Africa’s esports market has long been thwarted by the country’s lacking internet connectivity, but with the introduction of 5G on the horizon, that could all be about to change.

Delving into the topic on the Digitain-sponsored panel titled, ‘Esports: unlocking new markets through technology’, at SBC Digital – Africa, panellists debated the ‘big gap’ between accessibility and internet access in the country and how this can be solved with new technologies.

The inconsistent internet connectivity, which has created a ‘bottleneck’ of interest in esports, according to the panel’s moderator Scott Longley, Content Consultant at Clear Concise Media, has largely restricted the reach of esports in Africa.

Statistics cited by Managing Director at Paradise Games, Sidick Bakayoko, who was welcomed into the discussion by Longley, demonstrate that the large majority of esports enthusiasts in Africa cannot justify upgrading their internet connectivity to partake in competitions.

He kicked things off by stating: “When you look at the Western world, the way people have access to gaming and play on a regular basis is through a PC, especially when it comes to esports. So, people have their PC at their house and they have a huge connection but here in Africa, it is a bit different. A lot of people play games on consoles and mobile. There is a very tiny population that plays on PC, but those are usually the high value customers and there’s not many of them.

“For the ones that have been on console I would say 80% play offline because they still have the old school internet connection and they don’t have fibre optics at their house, so they still play offline and then they come online just to do their in on the updates of their game. A few countries have started now to have high speed internet, but it’s still quite expensive. Just to give you an example, in Cote d’Ivoire it’s about $60 to $70 for a good, I would say 15 to 20MB ISP connection. If you want something better, it might cost $100 or more.”

Nonetheless, Bakayoko hypothesised that Africa’s esports market could soon eclipse that of Europe’s, with a ‘spike’ in interest in the sport expected when the new generation of 5G technology is introduced to the region and its cellular networks.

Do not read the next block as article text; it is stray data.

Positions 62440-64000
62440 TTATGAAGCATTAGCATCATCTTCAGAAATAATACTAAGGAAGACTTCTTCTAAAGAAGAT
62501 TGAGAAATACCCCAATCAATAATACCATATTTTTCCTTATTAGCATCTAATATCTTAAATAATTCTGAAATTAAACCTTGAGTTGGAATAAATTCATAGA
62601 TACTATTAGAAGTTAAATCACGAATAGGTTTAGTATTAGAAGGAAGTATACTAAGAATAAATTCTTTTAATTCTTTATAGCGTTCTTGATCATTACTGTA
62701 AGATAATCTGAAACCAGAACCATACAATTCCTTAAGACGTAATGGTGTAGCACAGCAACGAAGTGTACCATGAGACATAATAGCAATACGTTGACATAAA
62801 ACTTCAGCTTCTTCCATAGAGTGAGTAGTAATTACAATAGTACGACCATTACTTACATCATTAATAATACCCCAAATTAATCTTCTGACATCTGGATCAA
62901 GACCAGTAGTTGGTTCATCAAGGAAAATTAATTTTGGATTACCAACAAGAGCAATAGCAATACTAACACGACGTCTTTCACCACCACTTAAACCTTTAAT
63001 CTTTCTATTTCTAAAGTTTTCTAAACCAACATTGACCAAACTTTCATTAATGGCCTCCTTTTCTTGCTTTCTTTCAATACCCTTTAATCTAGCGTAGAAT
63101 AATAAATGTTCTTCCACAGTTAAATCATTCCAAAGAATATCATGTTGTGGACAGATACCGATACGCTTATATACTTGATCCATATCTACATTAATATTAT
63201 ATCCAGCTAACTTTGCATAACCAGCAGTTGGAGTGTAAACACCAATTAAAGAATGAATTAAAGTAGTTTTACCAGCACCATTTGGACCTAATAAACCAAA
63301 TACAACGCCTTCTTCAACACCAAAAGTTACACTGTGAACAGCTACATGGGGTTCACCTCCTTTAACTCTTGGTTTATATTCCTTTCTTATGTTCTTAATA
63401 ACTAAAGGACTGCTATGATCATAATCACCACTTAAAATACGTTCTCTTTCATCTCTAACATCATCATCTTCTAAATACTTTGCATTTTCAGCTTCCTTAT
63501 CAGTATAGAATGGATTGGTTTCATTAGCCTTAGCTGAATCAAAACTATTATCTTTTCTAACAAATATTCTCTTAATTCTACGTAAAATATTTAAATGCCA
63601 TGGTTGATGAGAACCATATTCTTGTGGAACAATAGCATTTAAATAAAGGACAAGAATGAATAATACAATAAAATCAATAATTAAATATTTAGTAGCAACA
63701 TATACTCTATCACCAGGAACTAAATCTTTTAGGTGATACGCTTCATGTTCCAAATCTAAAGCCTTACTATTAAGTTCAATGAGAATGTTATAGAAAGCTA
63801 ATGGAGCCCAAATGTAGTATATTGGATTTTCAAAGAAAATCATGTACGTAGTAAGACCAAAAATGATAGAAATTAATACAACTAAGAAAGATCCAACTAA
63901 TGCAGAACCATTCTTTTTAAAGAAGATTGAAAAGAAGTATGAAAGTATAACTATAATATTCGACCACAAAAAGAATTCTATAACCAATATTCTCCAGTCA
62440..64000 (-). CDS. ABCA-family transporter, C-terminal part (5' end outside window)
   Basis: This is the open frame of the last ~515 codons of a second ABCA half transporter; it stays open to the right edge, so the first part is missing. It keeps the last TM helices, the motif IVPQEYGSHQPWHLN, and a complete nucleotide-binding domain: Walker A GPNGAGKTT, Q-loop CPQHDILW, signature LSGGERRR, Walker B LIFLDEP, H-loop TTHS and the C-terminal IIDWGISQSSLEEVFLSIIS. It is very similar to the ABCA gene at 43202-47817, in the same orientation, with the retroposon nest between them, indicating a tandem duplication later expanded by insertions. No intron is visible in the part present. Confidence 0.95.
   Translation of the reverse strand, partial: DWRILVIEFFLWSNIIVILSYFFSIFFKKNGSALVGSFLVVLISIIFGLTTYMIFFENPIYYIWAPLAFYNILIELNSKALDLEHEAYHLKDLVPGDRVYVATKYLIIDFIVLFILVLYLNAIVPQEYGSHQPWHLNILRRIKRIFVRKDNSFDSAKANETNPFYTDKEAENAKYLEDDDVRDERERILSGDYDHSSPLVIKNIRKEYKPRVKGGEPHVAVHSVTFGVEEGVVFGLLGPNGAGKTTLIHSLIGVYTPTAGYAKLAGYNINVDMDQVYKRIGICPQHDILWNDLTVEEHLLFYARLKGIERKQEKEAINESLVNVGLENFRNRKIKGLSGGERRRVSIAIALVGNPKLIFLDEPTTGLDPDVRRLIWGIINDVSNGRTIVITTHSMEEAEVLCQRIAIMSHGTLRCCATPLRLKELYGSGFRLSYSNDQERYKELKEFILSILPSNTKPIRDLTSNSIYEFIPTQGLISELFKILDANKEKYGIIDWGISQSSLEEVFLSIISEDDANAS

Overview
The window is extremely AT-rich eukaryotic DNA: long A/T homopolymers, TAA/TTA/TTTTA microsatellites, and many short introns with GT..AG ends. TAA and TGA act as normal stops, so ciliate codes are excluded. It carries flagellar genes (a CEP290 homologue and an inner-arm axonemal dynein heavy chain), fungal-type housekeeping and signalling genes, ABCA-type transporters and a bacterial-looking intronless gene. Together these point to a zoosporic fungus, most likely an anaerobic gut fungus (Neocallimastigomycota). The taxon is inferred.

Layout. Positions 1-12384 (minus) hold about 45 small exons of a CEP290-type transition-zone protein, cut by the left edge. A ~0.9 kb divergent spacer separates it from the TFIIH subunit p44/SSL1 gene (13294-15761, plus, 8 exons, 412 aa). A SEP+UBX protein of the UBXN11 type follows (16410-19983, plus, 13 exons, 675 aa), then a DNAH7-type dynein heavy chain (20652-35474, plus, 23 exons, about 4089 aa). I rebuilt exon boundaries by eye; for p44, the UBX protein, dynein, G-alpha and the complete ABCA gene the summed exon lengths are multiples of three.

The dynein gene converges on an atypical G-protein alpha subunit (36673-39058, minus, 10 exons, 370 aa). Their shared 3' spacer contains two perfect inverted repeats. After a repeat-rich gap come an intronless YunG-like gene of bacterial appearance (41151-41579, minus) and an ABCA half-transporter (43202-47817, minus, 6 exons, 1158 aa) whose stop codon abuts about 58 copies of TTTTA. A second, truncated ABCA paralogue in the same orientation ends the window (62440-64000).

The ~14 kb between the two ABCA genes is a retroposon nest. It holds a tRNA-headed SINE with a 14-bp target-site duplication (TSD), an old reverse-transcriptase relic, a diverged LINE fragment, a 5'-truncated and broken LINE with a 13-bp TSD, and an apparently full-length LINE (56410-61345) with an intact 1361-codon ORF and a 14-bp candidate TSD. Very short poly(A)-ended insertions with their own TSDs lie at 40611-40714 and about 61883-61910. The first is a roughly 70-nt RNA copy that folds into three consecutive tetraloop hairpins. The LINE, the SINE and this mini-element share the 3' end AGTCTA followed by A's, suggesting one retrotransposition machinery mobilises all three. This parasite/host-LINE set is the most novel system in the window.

“So, a lot of the people who play now mostly online are the ones that play on their phone,” he added. “And here you have a lot of people with 4G Internet on their phone, which makes it good enough for people to play online, but they’re really expecting more in 2022 and 2023 when 5G comes in.”

However, Ryan Macquet, Founder of the Africa Electronic Sports Association, reasoned that there the esports ecosystem ‘needs more pillars’ in Africa to continue its trajectory of growth, comparing traditional sports to console video games such as FIFA, which has become increasingly popular in Africa. 

“Essentially, they are more gamers than there are esports enthusiasts, so a lot more people play games, and there’s a clear distinction between the two,” he said. “If you were to compare it to traditional sports, there are more people that watch sport than play sport. Fact. And in fact, it’s the viewership and again, those that have access to view, that’s where that’s where the money is.

“Esports can only grow when there is viewership but it’s a catch 22 because when you start getting your linear television programmes or your streaming platforms like Twitch and YouTube and whoever the broadcasters are of those competitions, the numbers aren’t good enough or big enough to pull those sponsors.

“So, they’re looking at running a $100,000 tournament but the problem is what’s the return on investment for putting that $100,000 down for operations, for prizes and so on if the eyeballs aren’t going to be necessarily relevant to the market? It’s a bit of a cart before the horse.”

This week’s SBC Digital Africa conference and exhibition features a speaker line-up of 60 senior executives and specialists, all ready to share hard-to-find information about the continent’s best opportunities for betting and gaming operators.

The agenda for the event on 30-31 March 2021 includes sessions that examine the future of the markets in South Africa, Ghana, Nigeria, Tanzania, Kenya and Côte d’Ivoire, and deliver insights on key issues such as payments technology, marketing strategies and the growth of esports.

To register for your free ticket, click here.